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OWASP Top 10: Insufficient Logging and Monitoring (A10: 2017)

2nd September 2020 ‧ By Simon Bell ‧ Category: Web Application Security

3 min read

Picture of CCTV cameras on a wall (represening monitoring)

Photo by Pawel Czerwinski

This is part of the OWASP Top 10 series covering the top 10 most critical web application security risks. If you've missed any of the previous security risks, check out the intro and overview.

Risk rating

Exploitability: 2
Prevalence: 3
Detectability: 1
Technical: 2
Threat Agents
Weakness Prevalence
Weakness Detectability
Technical Impacts
Business Impacts
Application Specific
Easy: 3
Widespread: 3
Easy: 3
Severe: 3
Business Specific
Average: 2
Common: 2
Average: 2
Moderate: 2
Difficult: 1
Uncommon: 1
Difficult: 1
Minor: 1
OWASP's Risk Rating Methodology

What is insufficient logging & monitoring?

What is an attacker's primary objective? To break into your website. What is an attacker's secondary objective? To not get caught. Attackers rely on a lack of monitoring and slow response to achieve their goals, go undetected, and carry out further attacks.

Many attacks go unnoticed for a long time. Leaving opportunities for attackers to carry out further damage -- or even cover up their tracks. Insufficient logging, monitoring, and incident response plans can all contribute to the amount of damage caused by -- and the time taken to recover from -- an attack.

Examples of insufficient logging & monitoring

Bob runs a health and fitness web application. Mallory probes Bob's application for vulnerabilities. Upon discovering a security misconfiguration, Mallory gains unauthorised access to Bob's server. Mallory extracts all data from Bob's website and sells it on the underground market.

Unfortunately, Bob only becomes aware of the attack and data breach when one of his users reports that their data has been sold on the underground market. Bob still doesn't know how the attack happened because his system didn't implement sufficient logging nor monitoring.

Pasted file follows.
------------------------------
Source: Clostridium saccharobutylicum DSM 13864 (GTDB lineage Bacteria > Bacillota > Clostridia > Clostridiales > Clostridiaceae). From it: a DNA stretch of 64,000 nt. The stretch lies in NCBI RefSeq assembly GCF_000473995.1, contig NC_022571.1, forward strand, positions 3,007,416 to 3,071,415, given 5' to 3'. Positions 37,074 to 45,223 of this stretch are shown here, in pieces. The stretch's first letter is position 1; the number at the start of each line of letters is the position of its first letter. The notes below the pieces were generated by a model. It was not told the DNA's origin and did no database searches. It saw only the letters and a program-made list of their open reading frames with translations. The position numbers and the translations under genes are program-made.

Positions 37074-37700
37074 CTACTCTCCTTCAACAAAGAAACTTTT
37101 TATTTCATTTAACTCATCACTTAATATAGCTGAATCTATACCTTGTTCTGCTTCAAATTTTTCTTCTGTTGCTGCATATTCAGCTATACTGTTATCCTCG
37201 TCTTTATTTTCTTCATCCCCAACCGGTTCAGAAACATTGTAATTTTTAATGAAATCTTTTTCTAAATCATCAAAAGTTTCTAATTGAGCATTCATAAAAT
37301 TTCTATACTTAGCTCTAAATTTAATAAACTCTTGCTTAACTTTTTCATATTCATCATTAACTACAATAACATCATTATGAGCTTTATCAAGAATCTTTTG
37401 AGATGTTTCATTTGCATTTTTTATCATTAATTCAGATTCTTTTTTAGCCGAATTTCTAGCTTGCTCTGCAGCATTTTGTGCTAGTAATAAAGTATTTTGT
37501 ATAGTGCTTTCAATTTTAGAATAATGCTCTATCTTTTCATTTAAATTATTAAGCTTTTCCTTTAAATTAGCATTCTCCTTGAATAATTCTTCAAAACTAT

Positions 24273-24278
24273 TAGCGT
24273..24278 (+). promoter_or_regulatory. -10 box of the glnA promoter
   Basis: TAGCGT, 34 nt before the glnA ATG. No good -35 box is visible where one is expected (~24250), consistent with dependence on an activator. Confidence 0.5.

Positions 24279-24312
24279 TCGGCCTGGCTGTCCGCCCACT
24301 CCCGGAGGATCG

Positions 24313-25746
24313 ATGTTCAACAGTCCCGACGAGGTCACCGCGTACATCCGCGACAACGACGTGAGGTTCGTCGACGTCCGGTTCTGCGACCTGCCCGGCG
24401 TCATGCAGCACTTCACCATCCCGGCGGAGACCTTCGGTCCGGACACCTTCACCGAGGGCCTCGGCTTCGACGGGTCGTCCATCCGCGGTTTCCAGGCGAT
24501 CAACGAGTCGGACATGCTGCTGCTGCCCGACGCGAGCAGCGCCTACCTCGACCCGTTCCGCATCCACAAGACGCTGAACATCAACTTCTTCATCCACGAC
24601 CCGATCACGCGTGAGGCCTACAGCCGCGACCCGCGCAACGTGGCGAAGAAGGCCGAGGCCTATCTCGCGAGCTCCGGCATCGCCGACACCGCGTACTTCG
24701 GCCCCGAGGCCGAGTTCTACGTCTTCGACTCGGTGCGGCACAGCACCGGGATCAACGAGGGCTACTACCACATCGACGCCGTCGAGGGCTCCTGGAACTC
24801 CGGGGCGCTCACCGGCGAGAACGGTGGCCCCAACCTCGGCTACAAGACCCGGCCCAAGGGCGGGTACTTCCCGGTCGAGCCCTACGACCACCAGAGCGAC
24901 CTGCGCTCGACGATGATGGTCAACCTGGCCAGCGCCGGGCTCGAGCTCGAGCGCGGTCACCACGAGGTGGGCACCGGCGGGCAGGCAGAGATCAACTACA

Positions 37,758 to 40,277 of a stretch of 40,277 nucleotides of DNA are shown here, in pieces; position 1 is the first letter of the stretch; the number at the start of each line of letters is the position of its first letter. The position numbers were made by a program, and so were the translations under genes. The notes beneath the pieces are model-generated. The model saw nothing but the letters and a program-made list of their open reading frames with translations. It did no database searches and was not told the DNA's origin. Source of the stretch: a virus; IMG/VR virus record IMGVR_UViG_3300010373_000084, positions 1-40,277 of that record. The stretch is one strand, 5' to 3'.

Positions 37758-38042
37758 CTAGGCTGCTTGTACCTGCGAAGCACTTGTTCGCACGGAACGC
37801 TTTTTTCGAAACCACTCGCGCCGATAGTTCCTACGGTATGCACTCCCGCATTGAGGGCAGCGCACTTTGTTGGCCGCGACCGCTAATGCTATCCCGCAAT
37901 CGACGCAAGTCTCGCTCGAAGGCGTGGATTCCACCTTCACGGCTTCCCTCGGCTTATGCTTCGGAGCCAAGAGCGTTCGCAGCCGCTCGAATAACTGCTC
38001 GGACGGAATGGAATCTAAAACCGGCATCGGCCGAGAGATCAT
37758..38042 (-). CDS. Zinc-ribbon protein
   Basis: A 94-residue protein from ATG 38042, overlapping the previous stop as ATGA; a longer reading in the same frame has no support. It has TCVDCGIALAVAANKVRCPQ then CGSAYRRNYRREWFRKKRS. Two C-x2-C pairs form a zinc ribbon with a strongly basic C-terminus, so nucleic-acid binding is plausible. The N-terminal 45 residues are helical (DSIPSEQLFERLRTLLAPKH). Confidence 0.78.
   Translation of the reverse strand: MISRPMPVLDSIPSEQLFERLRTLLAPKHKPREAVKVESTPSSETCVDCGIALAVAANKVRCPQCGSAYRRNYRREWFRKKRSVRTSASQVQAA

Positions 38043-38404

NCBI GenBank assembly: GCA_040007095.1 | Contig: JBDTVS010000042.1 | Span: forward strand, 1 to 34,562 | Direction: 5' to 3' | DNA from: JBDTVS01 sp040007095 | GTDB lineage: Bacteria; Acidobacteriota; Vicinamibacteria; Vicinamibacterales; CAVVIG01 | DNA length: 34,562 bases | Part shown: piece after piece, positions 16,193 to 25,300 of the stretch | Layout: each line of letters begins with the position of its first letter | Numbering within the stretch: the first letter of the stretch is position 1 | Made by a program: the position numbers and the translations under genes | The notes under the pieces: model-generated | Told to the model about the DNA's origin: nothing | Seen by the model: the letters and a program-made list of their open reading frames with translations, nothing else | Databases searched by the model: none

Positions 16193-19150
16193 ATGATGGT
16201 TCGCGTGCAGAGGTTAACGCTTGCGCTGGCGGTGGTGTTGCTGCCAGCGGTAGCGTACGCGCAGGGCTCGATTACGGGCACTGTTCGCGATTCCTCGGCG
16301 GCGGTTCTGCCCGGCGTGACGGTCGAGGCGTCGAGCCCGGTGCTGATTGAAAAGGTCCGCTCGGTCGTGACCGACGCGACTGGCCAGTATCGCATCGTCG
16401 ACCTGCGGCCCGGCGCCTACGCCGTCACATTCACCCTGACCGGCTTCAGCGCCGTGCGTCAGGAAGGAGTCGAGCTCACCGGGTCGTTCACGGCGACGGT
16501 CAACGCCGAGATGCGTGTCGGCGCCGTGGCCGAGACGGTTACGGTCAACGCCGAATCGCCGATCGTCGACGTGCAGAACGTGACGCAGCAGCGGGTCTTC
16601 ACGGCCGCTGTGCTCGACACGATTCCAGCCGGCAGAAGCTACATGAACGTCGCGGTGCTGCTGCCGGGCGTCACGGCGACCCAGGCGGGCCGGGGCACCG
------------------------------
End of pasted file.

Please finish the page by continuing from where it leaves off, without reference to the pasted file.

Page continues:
With sufficient monitoring in place, Bob could have detected Mallory's initial probe and investigated the web server's logs to determine what damage had been done. Even better, with automated systems such as security information event management (SIEM) and intrusion detection/prevent systems (IDS/IPS) Bob could have prevented Mallory from carrying out the attacks altogether.

What's the impact of insufficient logging & monitoring?

Many attacks start with a scan or probe to detect vulnerabilities on the application. Allowing these probes to continue can increase the chances of a successfully attack being carried out.

If a data breach has occurred, digital forensic investigation teams will need to determine how severe the breach is. With insufficient data, it can be difficult to understand how the breach occurred and how to prevent it happening again.

Insufficient logging and monitoring can also impact other tools, such as security information event management (SIEM) and intrusion detection/prevent systems (IDS/IPS) from operating effectively.

How to defend against insufficient logging & monitoring

Ensure the application -- including its underlying server and infrastructure -- has a wide coverage of logging and monitoring. This includes all login and access control failures. For example: an attacker conducting a rainbow attack will show up in such logs and could be prevented from completing the attack.

Logs should be formatted to ensure maximum compatibility with a centralised log management system. This includes allowing easy consumption by the log management system so that various sources can be included. Centralised log management should be segregated from the application to minimise impact in case of a compromised system -- e.g. an attacker could cover their tracks from a log.

Implement an effective monitoring and alert system to prevent attacks before they happen. Security information event management (SIEM) and intrusion detection/prevent systems (IDS/IPS) can help to automate this process.

More on OWASP Top 10

Simon Bell

Simon Bell

I'm an award-winning Cyber Security Researcher, Software Engineer, and Web Security Specialist. I have a PhD in Cyber Security and a BSc in Computer Science.

This website is where I enjoy writing about security, privacy, and web development.

Connect with me at: - Follow me on Twitter: @SimonByte

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